Angiosarcoma of the Liver Linked to Plastics Industry

Angiosarcoma of the Liver Linked to Plastics Industry

Angiosarcoma of the liver is a rare but lethal form of this malignant and rapidly proliferating type of cancer, which can spread through the vascular and lymph systems.

Environmental contaminants have been linked to angiosarcoma of the liver, including vinyl chloride, arsenic and thorium dioxide (Thorotrast). Vinyl chloride is a compound used widely in the plastics industry.

A link to the plastics industry

In 1974, the Centers for Disease Control and Prevention reported on the possible connection between vinyl chloride and this cancer. The study revealed that four employees of the B.F. Goodrich plant near Louisville, Kentucky, developed the disease between 1967 and 1973. They were employed in the polyvinyl chloride polymerization section of the plant. The four men had each worked for at least 14 years in that division before becoming ill.

Because angiosarcoma of the liver is such a rare event, a cluster of four at the same plant raised the possibility of an environmental contaminate causing the disease.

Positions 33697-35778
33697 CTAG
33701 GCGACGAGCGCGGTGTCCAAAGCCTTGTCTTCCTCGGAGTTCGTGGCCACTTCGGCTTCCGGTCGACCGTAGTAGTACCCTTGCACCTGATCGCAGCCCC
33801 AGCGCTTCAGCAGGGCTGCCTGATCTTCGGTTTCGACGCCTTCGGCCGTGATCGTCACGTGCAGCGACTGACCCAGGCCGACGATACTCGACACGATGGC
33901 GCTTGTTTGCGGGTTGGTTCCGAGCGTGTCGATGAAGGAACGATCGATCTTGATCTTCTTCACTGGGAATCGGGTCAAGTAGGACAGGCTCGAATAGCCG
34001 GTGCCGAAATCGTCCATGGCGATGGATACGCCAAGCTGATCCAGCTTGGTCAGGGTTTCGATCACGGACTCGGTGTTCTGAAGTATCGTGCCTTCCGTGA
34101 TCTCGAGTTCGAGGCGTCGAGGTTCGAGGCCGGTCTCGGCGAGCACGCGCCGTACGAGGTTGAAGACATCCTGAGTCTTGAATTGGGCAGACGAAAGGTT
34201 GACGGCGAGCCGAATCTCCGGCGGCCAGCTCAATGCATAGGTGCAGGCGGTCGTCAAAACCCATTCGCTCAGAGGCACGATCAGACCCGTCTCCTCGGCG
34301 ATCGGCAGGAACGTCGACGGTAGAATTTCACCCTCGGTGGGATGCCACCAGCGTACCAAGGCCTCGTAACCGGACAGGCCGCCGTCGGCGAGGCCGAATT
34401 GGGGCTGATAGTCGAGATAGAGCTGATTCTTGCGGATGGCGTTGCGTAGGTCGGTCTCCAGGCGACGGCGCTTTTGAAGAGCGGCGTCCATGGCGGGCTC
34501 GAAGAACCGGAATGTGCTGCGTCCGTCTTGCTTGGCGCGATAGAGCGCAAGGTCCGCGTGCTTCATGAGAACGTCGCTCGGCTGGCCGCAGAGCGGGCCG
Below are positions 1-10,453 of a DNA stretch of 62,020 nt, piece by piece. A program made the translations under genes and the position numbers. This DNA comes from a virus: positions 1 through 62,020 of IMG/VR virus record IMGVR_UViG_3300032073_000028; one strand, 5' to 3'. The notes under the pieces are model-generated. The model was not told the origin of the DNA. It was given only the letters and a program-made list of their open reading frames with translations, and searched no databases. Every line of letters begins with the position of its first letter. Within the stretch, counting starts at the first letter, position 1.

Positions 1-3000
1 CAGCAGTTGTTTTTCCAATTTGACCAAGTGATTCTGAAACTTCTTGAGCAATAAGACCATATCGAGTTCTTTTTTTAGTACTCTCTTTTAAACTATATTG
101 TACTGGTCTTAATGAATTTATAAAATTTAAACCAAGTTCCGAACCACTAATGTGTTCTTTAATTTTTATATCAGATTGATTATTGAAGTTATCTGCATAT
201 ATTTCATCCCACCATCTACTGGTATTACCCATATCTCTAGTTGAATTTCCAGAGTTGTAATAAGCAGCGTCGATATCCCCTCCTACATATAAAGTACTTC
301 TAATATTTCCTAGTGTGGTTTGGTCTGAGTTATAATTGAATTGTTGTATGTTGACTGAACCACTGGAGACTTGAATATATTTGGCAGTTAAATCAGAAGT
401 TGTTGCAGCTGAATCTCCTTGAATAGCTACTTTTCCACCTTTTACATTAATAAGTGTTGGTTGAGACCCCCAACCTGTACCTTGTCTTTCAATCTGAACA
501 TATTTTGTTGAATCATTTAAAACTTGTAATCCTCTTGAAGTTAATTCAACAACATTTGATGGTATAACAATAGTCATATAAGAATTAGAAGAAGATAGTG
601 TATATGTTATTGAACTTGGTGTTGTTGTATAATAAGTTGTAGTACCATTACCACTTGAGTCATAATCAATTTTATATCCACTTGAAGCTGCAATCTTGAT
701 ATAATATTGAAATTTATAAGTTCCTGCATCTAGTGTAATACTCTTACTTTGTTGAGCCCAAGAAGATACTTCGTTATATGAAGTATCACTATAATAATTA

A study in Great Britain has linked vinyl chloride to this liver cancer as well. The Imperial College School of Medicine at St. Mary’s London diagnosed nine cases in vinyl chloride workers and one case in a resident living within six miles of the factory.

Vinyl chloride is essential to the production of PVC plastic, which is used in plumbing products, appliances, vinyl siding, raincoats and seat covers. Because of health and environmental concerns, the Environmental Protection Agency, beginning in 2011, will start regulating the variety of toxins emitted from PVC plants. This includes vinyl chloride.

A rare but deadly cancer

About 25 cases of angiosarcoma of the liver occur in the United States each year. The aggressive nature of the cancer in this critical organ makes it especially dangerous.

The liver plays a key role in metabolism and digestion. It neutralizes harmful substances in the blood, secretes bile for the metabolism of fats, synthesizes plasma proteins, and stores glycogen, minerals and vitamins.

Symptoms of angiosarcoma of the liver may be difficult to distinguish from other types of liver disease. They may include jaundice, fatigue, an enlarged liver, weight loss, nausea, vomiting and bleeding in the peritoneal cavity.

Because these symptoms overlap with other diseases and because cancer can emerge decades after exposure to vinyl chloride, diagnosing angiosarcoma of the liver can be challenging. Conventional liver function tests may not be sensitive enough to detect the cancer in its earliest stages. An MRI is the preferred method for diagnosis. It provides the most accurate image of the cancer’s size, placement and growth.

Treatment options are limited and contingent on how far the cancer has advanced. When the tumor is limited to a single lobe of the liver, surgery can be considered. Chemotherapy can shrink the tumor and improve liver function. These approaches typically extend a patient’s lifespan by several months.